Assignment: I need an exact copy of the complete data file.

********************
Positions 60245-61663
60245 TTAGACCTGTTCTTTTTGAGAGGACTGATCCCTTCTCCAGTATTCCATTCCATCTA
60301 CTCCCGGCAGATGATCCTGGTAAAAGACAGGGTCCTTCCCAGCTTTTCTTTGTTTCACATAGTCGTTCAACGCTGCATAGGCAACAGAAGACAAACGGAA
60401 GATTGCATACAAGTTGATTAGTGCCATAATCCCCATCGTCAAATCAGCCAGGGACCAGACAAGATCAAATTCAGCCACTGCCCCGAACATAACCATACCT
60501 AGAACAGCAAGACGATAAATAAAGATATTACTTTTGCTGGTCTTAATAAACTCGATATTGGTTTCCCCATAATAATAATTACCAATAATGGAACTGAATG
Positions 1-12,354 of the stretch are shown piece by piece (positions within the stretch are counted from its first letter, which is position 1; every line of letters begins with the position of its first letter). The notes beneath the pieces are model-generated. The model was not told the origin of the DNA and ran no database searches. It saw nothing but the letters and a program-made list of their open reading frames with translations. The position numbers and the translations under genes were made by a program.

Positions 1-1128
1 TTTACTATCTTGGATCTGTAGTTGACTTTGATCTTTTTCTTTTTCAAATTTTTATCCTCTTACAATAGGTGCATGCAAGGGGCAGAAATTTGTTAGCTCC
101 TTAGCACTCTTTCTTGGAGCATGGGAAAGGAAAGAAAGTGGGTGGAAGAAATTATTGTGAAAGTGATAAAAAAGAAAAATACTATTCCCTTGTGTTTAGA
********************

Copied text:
Positions 60245-61663
60245 TTAGACCTGTTCTTTTTGAGAGGACTGATCCCTTCTCCAGTATTCCATTCCATCTA
60301 CTCCCGGCAGATGATCCTGGTAAAAGACAGGGTCCTTCCCAGCTTTTCTTTGTTTCACATAGTCGTTCAACGCTGCATAGGCAACAGAAGACAAACGGAA
60401 GATTGCATACAAGTTGATTAGTGCCATAATCCCCATCGTCAAATCAGCCAGGGACCAGACAAGATCAAATTCAGCCACTGCCCCGAACATAACCATACCT
60501 AGAACAGCAAGACGATAAATAAAGATATTACTTTTGCTGGTCTTAATAAACTCGATATTGGTTTCCCCATAATAATAATTACCAATAATGGAACTGAATG
Positions 1-12,354 of the stretch are shown piece by piece (positions within the stretch are counted from its first letter, which is position 1; every line of letters begins with the position of its first letter). The notes beneath the pieces are model-generated. The model was not told the origin of the DNA and ran no database searches. It saw nothing but the letters and a program-made list of their open reading frames with translations. The position numbers and the translations under genes were made by a program.

Positions 1-1128
1 TTTACTATCTTGGATCTGTAGTTGACTTTGATCTTTTTCTTTTTCAAATTTTTATCCTCTTACAATAGGTGCATGCAAGGGGCAGAAATTTGTTAGCTCC
101 TTAGCACTCTTTCTTGGAGCATGGGAAAGGAAAGAAAGTGGGTGGAAGAAATTATTGTGAAAGTGATAAAAAAGAAAAATACTATTCCCTTGTGTTTAGA